Update on Air Force C-123's and Agent Orange

Hello Mike,
What a long time since we last wrote one another. Sure, I’d appreciate the article getting broader coverage as we certainly have many of our vets in Arizona. Plus there is such attention given the boneyard and its role in destruction of the old airplanes.
I think the last coverage on our airplanes was by Dennis Wagner in 2014 when there was some attention given my presentation at the Society of Toxicology at which I challenged VA ethics. In 2012 VA made a poster presentation at that organization’s conference in which they redefined the word “exposure” in a very precise manner which excluded our agent orange exposure claims. The report I’m holding laid waste to that peculiar MVA unique redefinition of a fundamental term of science.
Be well,




—–Original Message—–
From: Wes Carter <c123kcancer@gmail.com>
To: undisclosed-recipients:;
Sent: Sat, Oct 22, 2016 4:35 pm
Subject: Patches & the IOM C-123 Agent Orange Report – Oct 14 2016

note: our association’s work continues on the issue of retroactive disability awards and compensation, with legal representation from the firm of Fregre-Baker Daniels

“Patches & the IOM C-123 Agent Orange Report”

Visiting the USAF Museum, Wright-Patterson AFB and home of “Patches,” our Agent Orange-contaminated C-123. 14 Oct 2016

To all post-Vietnam C-123 Veterans
: if you haven’t already, contact VA and arrange your Agent Orange Registry physical. This is a free comprehensive exam looking for any possible Agent Orange exposure medical issues and it is vital whether you have any such illnesses or not. The first friend I talk into having the physical was found to have a life-threatening heart problem, and the physical perhaps saved his life. Call VA now!I’m holding the report from the Institute of Medicine/National Academy of Sciences that convinced the VA our aircraft had been contaminated, we were exposed to Agent Orange, and we were harmed greatly by that exposure. Behind me is Patches, now decontaminated, of course.

The report summary can be downloaded free at https://www.google.com/url…
The archives at the museum revealed the evidence of testing back in 1979 and 1994 and 1996, and the evidence that USAF bioenvironmental scientists concluded the airplane was “heavily contaminated with dioxin on all test surfaces, STILL after its last spray missions in 1968 during the Vietnam War.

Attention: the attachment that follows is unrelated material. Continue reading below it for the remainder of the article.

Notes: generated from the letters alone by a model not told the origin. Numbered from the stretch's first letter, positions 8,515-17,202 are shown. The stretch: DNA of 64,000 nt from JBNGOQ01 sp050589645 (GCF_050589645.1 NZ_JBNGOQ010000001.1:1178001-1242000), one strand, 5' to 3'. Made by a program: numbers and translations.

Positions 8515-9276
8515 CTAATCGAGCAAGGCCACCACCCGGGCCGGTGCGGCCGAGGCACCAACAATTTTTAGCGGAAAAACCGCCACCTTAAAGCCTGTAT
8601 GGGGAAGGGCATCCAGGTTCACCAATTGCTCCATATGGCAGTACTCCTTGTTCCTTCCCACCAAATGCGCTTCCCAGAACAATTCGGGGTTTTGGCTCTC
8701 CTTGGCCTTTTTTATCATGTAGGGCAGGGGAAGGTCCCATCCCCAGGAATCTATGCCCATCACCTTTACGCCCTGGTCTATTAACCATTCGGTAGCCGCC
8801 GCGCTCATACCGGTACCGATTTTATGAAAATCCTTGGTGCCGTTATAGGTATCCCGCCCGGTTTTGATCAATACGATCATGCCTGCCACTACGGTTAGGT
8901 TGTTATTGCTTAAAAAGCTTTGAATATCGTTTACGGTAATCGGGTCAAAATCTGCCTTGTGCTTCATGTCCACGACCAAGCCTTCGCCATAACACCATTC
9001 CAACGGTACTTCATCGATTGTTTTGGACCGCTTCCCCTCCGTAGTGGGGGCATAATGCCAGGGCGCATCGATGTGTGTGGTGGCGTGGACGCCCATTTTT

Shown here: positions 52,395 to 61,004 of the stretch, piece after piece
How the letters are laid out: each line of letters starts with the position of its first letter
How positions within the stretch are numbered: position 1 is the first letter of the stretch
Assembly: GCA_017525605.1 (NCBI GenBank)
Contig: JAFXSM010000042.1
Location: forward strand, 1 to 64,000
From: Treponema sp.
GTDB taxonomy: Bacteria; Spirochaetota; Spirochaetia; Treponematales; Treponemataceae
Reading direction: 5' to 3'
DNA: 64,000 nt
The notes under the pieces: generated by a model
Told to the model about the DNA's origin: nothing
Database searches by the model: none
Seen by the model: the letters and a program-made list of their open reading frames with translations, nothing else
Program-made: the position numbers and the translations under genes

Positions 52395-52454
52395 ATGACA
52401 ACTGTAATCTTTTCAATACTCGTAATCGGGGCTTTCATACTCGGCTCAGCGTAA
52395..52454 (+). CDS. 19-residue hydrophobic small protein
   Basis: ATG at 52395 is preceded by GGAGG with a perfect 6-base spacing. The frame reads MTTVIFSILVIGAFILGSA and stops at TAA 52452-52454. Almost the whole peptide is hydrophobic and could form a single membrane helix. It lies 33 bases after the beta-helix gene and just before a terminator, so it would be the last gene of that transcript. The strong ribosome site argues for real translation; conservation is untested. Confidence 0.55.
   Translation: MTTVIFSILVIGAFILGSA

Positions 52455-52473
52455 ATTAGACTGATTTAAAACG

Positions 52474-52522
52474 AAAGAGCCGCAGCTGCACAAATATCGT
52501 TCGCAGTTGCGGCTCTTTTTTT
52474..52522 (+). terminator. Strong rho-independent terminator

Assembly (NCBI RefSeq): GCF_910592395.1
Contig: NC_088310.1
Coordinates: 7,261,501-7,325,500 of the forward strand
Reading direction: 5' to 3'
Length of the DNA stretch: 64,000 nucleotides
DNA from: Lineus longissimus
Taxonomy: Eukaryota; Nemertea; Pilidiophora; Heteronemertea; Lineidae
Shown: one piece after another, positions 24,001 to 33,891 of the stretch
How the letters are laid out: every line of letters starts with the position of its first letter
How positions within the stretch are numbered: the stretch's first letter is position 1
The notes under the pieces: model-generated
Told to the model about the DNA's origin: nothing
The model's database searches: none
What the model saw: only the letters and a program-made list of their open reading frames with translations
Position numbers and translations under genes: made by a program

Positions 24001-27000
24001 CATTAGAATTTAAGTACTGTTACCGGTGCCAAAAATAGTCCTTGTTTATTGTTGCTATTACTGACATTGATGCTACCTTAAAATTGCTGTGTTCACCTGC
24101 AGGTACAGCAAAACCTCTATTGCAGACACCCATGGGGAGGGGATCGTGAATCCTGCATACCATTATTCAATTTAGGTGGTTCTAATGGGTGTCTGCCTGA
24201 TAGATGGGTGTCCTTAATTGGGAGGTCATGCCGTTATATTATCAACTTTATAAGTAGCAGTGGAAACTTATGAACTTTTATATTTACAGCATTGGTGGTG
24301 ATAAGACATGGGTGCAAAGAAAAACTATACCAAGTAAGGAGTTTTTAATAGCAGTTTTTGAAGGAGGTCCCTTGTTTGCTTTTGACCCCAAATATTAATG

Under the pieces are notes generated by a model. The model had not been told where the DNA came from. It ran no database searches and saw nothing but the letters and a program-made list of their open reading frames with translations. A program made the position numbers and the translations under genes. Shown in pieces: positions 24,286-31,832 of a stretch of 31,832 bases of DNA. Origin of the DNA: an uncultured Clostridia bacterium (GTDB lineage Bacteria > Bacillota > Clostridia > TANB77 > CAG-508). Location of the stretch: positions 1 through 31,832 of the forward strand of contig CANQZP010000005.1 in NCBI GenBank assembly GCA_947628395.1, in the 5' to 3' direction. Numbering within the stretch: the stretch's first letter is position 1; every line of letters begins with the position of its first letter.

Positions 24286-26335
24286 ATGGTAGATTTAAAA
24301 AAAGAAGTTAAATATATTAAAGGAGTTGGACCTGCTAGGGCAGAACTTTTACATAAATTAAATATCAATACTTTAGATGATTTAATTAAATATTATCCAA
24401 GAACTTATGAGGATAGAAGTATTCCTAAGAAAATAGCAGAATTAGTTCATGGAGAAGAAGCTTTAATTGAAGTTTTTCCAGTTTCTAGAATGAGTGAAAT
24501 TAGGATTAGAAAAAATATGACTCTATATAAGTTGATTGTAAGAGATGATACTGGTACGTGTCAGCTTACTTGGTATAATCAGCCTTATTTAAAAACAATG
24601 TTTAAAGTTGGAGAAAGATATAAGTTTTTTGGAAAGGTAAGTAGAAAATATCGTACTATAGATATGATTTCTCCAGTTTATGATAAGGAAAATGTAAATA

We started flying Patches in 1972 and were exposed to the Agent Orange residue for the next decade. Although the CDC informed VA and USAF that the aircrews and maintainers had been exposed, officials at VA continued to insist otherwise and stated VA had “an overwhelming preponderance of evidence” against any harm being done.

In 2014 it became clear, based on the IOM study and the report I’m holding, that VA’s position was based solely on its policy decision to block additional Agent Orange claims like ours. Policy, not science. Policy, not law.

The US Senate agreed. Under leadership from Senator Burr of North Carolina and Senator Merkley of Oregon the Senate blocked all VA confirmations until the C-123 issue was resolved. The national commander of the VFW testified to Congress that that full benefits for C-123 vets must be authorized,  All six major veterans organizations insisted VA act, with the Vietnam Veterans of America leading their joint efforts.

The media was behind us all the way. The first press coverage was in early 2011 in the Air Force Times where reporter Patricia Kime detailed our USAF Inspector General complaint wherein the service was asked, but refused, to notify our veterans of their potential exposures. Subsequent articles appeared in the Washington Post, Springfield RepublicanAmerican Legion Magazine, the OregonianAssociated Press, CBS News, Pittsburgh GazetteNPR All Things Considered, Boston Globe, Air Force Magazine, plus Military.Com and other Internet outlets. Air Force Times and the Springfield Republican both ran editorials insisting VA act in our behalf.

In 2009 Dr. Alvin Young, VA’s principal consultant on Agent Orange, had strongly recommended to the USAF the immediate destruction of all C-123s stored in a hazardous material quarantine section of Davis-Mothan Air Force Base because, among other reasons, our already exposed air crews and maintenance veterans might approach the VA seeking care for Agent Orange illnesses. Destruction of the aircraft would help prevent such claims, especially, as it was pointed out, if the aircraft disappeared without public attention. Preventing claims seems to of been awfully important to the VA and so many others. It seemed so important to Dr. Young because in 2011 he denigrated us as “trash haulers, freeloaders looking for a tax-free dollar from a sympathetic congressman.” The VA certainly found the right voice to help it oppose our claims – VA had found a man who holds us in contempt to help VA avoid treating our illnesses.